Past event

Research Event

Chemical Weapons: Lessons for the Future from Halabja

Chatham House, London

International Security Department

Event highlights

Participants

Richard Beeston, Foreign Editor, The Times
Alastair Hay, Professor of Environmental Toxicology, Molecular Epidemiology Unit, University of Leeds
Bayan Sami Abdul Rahman, Kurdistan Regional Government High Representative to the UK
Chair: Dr Patricia Lewis, Research Director, International Security, Chatham House

Overview

The use of chemical weapons by Iraqi government forces on the Kurdish town of Halabja, in the final days of the Iran-Iraq war in March 1988, received worldwide attention. Halabja remains to this day the largest chemical weapons attack directed against a civilian-populated area in history, with around 5,000 people killed and 7,000-10,000 people injured.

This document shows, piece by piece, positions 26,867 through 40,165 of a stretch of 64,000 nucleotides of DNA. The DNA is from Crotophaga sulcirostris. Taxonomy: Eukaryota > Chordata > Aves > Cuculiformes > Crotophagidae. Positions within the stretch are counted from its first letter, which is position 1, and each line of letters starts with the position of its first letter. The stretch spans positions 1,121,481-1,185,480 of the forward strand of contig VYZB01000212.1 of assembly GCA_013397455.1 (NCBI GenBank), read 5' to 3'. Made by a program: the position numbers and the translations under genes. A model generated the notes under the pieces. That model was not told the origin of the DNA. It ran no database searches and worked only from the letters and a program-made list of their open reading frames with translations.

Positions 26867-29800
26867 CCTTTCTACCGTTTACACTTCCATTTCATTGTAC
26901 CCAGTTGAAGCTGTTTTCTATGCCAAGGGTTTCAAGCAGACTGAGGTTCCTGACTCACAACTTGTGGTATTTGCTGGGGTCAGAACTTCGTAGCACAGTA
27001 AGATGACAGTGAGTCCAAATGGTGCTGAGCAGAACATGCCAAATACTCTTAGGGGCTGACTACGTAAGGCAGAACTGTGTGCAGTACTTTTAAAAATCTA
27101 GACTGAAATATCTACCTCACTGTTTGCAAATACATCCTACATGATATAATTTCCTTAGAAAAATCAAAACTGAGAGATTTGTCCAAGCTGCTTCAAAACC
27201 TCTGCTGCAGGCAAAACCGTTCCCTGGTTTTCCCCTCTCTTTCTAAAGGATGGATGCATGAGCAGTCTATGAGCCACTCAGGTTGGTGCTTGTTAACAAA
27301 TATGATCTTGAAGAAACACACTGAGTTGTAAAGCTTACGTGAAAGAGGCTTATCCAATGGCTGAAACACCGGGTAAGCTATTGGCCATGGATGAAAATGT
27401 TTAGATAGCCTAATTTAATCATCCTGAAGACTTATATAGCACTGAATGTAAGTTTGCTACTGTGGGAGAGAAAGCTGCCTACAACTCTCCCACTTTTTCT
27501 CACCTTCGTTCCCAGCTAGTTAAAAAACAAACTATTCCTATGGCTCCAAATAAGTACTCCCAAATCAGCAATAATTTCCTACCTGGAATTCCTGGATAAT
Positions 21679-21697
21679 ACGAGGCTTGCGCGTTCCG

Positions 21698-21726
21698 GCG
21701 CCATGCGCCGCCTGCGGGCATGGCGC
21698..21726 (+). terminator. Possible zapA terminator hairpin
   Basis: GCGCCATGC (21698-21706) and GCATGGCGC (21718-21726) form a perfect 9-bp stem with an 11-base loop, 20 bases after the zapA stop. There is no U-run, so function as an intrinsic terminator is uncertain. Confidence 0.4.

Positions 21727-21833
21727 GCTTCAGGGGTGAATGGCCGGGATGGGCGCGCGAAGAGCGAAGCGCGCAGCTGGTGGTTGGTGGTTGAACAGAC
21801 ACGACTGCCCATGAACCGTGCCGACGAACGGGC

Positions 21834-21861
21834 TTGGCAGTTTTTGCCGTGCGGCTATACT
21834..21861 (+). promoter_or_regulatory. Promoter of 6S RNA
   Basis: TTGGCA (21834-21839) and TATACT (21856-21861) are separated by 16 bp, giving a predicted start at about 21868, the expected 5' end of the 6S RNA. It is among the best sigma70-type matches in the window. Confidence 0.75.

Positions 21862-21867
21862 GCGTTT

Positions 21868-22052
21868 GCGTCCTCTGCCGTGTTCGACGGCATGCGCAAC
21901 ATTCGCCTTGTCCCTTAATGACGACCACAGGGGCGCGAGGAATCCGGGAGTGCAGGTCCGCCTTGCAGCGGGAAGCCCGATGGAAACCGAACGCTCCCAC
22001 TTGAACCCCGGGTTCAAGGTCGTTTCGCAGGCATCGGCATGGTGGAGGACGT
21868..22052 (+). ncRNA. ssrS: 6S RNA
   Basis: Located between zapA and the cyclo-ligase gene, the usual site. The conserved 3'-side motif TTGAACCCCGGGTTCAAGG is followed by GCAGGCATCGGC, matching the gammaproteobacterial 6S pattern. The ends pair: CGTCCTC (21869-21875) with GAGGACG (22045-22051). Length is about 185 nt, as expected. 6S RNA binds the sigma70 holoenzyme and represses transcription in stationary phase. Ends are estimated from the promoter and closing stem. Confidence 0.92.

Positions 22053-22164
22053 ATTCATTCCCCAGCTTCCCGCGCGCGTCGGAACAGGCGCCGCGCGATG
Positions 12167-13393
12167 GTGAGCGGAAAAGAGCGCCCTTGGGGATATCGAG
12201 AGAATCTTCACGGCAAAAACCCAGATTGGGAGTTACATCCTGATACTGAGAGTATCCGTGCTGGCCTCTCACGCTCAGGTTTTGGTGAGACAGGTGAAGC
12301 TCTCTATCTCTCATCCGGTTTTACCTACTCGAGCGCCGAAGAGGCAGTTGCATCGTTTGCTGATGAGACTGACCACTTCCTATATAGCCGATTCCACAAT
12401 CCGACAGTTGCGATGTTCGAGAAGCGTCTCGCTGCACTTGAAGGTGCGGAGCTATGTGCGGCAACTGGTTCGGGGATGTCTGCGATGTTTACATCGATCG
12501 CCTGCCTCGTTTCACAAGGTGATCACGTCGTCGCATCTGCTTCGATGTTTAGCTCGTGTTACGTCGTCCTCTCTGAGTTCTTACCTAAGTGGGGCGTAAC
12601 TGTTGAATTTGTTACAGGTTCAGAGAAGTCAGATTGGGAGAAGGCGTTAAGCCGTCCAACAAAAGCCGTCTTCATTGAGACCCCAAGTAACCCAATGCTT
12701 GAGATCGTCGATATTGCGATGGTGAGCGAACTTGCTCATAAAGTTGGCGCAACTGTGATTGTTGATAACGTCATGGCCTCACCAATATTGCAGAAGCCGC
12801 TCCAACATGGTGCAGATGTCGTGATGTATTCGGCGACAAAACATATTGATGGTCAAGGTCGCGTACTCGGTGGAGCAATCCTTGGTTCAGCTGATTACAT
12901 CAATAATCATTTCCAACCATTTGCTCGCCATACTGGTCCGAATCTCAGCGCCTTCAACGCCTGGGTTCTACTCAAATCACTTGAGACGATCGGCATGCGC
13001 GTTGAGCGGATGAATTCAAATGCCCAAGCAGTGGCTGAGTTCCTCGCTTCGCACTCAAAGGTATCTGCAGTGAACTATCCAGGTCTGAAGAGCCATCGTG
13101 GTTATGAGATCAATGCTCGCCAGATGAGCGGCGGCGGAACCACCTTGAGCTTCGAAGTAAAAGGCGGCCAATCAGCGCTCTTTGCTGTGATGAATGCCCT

This event will commemorate the 25th anniversary of the attack. Speakers will discuss what happened in Halabja, as well as explore present day threats of chemical warfare. Given the current concerns for the potential use of chemical weapons in Syria, the speakers will reflect on what can be learnt and understood from the events in Halabja, and the long term consequences of the use of such weapons, including the risks posed to health.

Read: Halabja and its Legacy: 25 Years On